Anyways, I have felt for a long time (more than five years, in fact) that God was calling me to sponsor in Ghana. And it just didn't happen right away for whatever reason... I ended up taking over the financial sponsorship of a couple of my correspondent children, and then requested other correspondent children from different countries, and Ghana just kept getting overlooked for whatever reason.

A few of my friends sponsor in Ghana, and some of them have had difficulties in building a close relationship with their children there... one of my friends has gotten the exact same drawing from her child over 20 times! I'll admit, that saddened me a bit. I'm a relational person... I'm all about the personal relationships.

"But God," I argued. "I have children in Kenya and Indonesia that write me amazing letters. The need is so great in so many countries. I have friends in Rwanda. I speak some of their language. I feel connected to my kids there. Why Ghana? I don't know anybody in Ghana. I don't know anything about the culture. Why Ghana?"

And my heart continued to be broken as I read about how common the practice of child slavery is in Ghana, and as I saw how rampant the poverty and how dire the need. During this time, my heart was really moved by the account of another Compassion sponsor who has traveled to Ghana several times to meet her children and raise funds for a library in her children's community... here's the link if you want to read for yourself. Compassion Can ~ Beyond Measure

And still I felt God wanted me to sponsor, or correspond, with a child in Ghana. "I'm having a hard time coming up with letter ideas now," I told God. "I have already replaced the two of my children that are graduating with new correspondents. Surely You don't want me to go back on the waiting list again?" And I put it off yet again.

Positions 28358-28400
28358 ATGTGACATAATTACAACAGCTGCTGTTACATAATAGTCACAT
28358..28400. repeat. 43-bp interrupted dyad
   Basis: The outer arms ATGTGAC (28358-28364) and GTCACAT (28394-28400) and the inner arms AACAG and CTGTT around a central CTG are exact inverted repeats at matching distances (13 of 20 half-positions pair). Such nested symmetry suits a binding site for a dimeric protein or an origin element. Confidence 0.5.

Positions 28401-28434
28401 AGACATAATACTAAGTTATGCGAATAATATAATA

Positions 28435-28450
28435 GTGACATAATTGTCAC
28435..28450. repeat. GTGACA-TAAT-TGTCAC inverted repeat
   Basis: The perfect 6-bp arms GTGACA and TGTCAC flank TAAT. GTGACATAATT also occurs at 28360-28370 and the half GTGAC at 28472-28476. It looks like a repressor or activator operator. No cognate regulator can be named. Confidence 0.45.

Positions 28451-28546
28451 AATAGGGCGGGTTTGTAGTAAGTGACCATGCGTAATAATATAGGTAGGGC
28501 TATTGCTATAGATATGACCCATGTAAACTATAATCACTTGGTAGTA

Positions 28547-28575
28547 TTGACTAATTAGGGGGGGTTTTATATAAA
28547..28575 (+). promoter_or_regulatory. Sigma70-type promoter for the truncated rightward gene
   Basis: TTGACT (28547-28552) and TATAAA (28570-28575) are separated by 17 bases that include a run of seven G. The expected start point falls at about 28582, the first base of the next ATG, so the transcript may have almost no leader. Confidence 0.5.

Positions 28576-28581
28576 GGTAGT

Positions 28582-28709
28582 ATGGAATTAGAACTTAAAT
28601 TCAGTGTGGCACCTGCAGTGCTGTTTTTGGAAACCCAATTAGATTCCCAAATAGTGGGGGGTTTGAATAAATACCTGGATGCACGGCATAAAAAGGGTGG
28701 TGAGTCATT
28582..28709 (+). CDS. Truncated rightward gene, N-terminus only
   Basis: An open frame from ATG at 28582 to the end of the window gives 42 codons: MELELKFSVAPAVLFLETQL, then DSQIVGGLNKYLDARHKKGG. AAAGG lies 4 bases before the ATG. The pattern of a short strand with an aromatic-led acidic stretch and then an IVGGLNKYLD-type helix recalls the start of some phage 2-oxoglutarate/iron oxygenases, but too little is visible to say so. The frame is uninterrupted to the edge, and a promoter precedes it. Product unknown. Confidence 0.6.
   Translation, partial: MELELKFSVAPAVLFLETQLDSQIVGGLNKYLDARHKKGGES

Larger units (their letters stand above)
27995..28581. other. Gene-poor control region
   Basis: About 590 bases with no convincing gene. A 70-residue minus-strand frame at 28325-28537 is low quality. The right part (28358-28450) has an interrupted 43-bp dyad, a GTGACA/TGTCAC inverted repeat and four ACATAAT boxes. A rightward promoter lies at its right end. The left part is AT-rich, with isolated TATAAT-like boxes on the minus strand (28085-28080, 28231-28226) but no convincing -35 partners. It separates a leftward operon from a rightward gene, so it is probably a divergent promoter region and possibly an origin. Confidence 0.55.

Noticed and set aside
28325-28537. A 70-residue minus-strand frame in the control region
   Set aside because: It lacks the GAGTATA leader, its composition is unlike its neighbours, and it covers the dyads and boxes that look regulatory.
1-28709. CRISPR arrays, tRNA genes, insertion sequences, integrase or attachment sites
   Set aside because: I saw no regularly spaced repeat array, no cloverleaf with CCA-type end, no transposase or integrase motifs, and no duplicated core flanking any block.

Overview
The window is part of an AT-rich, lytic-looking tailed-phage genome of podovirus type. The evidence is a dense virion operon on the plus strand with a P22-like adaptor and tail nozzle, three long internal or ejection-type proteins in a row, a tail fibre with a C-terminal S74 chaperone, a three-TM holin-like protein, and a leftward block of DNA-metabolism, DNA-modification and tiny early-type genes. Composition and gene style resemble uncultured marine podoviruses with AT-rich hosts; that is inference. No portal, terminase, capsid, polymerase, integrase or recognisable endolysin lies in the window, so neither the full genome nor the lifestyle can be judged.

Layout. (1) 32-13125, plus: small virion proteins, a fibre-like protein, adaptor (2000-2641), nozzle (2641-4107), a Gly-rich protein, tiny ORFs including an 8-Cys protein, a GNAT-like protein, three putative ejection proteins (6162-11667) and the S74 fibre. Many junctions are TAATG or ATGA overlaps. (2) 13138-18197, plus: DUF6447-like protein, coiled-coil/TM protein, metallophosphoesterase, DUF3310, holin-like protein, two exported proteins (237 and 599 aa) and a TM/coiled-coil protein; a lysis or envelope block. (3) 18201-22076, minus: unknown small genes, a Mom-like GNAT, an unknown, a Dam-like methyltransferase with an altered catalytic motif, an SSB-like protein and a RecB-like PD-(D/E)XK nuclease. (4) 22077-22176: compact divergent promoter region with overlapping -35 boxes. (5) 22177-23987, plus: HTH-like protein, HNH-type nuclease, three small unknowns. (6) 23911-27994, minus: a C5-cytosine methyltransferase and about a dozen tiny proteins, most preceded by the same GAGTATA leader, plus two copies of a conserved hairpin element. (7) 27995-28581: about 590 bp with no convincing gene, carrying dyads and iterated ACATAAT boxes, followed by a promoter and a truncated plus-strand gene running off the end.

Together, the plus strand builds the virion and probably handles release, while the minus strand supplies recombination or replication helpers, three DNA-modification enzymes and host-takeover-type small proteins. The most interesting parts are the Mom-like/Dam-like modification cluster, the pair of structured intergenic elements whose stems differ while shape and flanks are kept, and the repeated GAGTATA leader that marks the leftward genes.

And then, I checked my Compassion account to see if there were any letters on the way to me... and I saw a new face!

A 15-year-old girl. From Ghana.

Wait a minute... I wasn't even on the waiting list! Then it must be a mistake... she must be meant for someone else.

I refused to get excited. The office was already closed for the day, so I had to wait until the following day to find out if she was actually my child and if I could actually keep her. I told myself I wouldn't get attached to her... she may have been assigned to me by accident, maybe through a computer glitch or someone entering the wrong account number, and perhaps she already had a loving sponsor who wanted to write to her themselves.

And as I continued to tell myself I wouldn't get attached to her, I tried to ignore the fact that I had already fallen head over heel in love with her sweet, patient face. That night was a difficult one... I got about two hours of sleep as I tossed and turned, trying to convince myself that she might have been assigned by accident and knowing I would be heartbroken if she wasn't mine. I have never spent a more restless night in my life!

Of course, you already know that the news turned out to be good, or I wouldn't be writing this post! She was indeed mine... after my last child, Gifty, had been assigned back in March, someone simply forgot to remove my name from the waiting list. And of course, they were overjoyed when I begged (yes, I was desperate at this point lol!) to keep her!

So, I have my long-awaited child in Ghana... who has had only one sponsor for her entire time in the program and has never received a letter or gift. That has already changed, of course!

So without further ado, please meet Jessica, who sometimes goes by the nickname "Sister" at home. I have all of her photos since she was registered in the program.... isn't she precious?

Welcome home Jessica! 

Sunday 16 July 2017

Passing The Torch

Those of you who have followed my sponsorship journey for a while, know that I place a big emphasis on discipleship. I long for my children to grow into men and women of God, and who become adults with a passion for learning and a passion for helping others. I love sending letters with a moral or lesson that they can apply in their everyday lives.